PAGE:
CHAPTER 1 What Exactly Is a Balanced Scorecard?


Although its conceptual roots run deep, through work conducted by management thinkers and practitioners from Peter Drucker to Abraham Maslow, including French accounting scholars who developed a similar approach in the 1930s, the Balanced Scorecard as we know it today was invented by two men, Robert Kaplan and David Norton.

The world was introduced to the concept in a 1992 Harvard Business Review article, “The Balanced Scorecard—Measures that Drive Performance.”1 That article was based on a research project conducted by Norton's consulting firm, which studied performance measurement in companies whose value creation was highly dependent on intangible assets.2 As strident advocates for the power of measurement to drive focus and accountability, Kaplan and Norton were convinced that if organizations were to derive the maximum value from their investments in intangible assets, those same intangibles had to be integrated into their measurement systems. At the time, virtually all organizations were measuring financial results, and many were also collecting data on generic customer metrics, such as satisfaction and market share, along with measures of quality and efficiency. With the inclusion of measures tracking intangible assets such as employee skills and engagement, it appeared that management could now confidently cover their measurement bases.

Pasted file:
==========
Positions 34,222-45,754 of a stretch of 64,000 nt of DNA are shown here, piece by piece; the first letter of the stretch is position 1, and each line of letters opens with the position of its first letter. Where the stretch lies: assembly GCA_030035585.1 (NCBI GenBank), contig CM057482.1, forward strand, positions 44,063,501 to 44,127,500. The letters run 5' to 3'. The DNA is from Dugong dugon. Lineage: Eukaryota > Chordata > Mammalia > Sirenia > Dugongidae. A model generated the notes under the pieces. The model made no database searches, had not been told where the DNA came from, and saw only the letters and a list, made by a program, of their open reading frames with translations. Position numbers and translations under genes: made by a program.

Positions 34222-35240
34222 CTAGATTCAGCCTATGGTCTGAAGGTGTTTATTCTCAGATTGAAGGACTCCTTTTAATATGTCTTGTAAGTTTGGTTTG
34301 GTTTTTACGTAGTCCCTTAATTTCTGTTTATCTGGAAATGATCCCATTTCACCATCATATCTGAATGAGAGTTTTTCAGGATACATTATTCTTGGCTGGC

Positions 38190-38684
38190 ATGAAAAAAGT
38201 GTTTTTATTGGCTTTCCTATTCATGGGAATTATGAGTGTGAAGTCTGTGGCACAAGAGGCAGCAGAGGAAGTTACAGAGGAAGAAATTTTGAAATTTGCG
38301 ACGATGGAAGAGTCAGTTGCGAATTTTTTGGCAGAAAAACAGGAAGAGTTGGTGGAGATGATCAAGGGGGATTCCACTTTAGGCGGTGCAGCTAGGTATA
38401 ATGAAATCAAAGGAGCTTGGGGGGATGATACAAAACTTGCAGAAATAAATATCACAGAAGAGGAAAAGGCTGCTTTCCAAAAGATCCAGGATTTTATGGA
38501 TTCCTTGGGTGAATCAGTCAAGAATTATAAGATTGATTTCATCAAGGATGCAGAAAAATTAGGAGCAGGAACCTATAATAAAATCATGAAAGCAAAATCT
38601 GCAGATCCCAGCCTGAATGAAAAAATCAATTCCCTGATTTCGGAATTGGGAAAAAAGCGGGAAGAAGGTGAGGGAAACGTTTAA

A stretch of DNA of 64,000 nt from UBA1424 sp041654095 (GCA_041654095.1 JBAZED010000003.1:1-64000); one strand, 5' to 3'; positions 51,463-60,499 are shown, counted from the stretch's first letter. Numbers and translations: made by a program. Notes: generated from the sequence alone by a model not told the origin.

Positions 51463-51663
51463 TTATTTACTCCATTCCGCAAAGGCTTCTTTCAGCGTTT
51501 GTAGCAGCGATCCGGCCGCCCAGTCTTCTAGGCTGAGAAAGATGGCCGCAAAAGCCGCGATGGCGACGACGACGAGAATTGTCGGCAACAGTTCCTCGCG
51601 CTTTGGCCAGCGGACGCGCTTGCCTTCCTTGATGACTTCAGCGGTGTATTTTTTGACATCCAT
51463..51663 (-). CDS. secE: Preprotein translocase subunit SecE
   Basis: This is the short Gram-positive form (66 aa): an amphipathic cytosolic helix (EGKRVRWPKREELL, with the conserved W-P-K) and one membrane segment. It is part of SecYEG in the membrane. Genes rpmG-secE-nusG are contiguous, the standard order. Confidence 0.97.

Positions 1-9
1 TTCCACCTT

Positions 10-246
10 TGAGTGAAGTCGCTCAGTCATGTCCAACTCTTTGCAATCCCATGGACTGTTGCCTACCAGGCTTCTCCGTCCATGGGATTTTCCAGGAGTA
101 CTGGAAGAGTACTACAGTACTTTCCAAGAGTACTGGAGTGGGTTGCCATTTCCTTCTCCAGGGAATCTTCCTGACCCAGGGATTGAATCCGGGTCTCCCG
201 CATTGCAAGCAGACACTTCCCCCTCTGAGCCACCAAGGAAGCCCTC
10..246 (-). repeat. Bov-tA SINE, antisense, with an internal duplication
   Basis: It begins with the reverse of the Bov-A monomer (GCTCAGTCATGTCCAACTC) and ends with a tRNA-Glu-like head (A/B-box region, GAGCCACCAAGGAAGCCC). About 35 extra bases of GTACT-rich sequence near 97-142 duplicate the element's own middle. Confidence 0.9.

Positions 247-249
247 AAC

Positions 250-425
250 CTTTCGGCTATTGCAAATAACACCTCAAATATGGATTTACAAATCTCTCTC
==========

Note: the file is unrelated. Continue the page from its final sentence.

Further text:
A significant problem existed, ...

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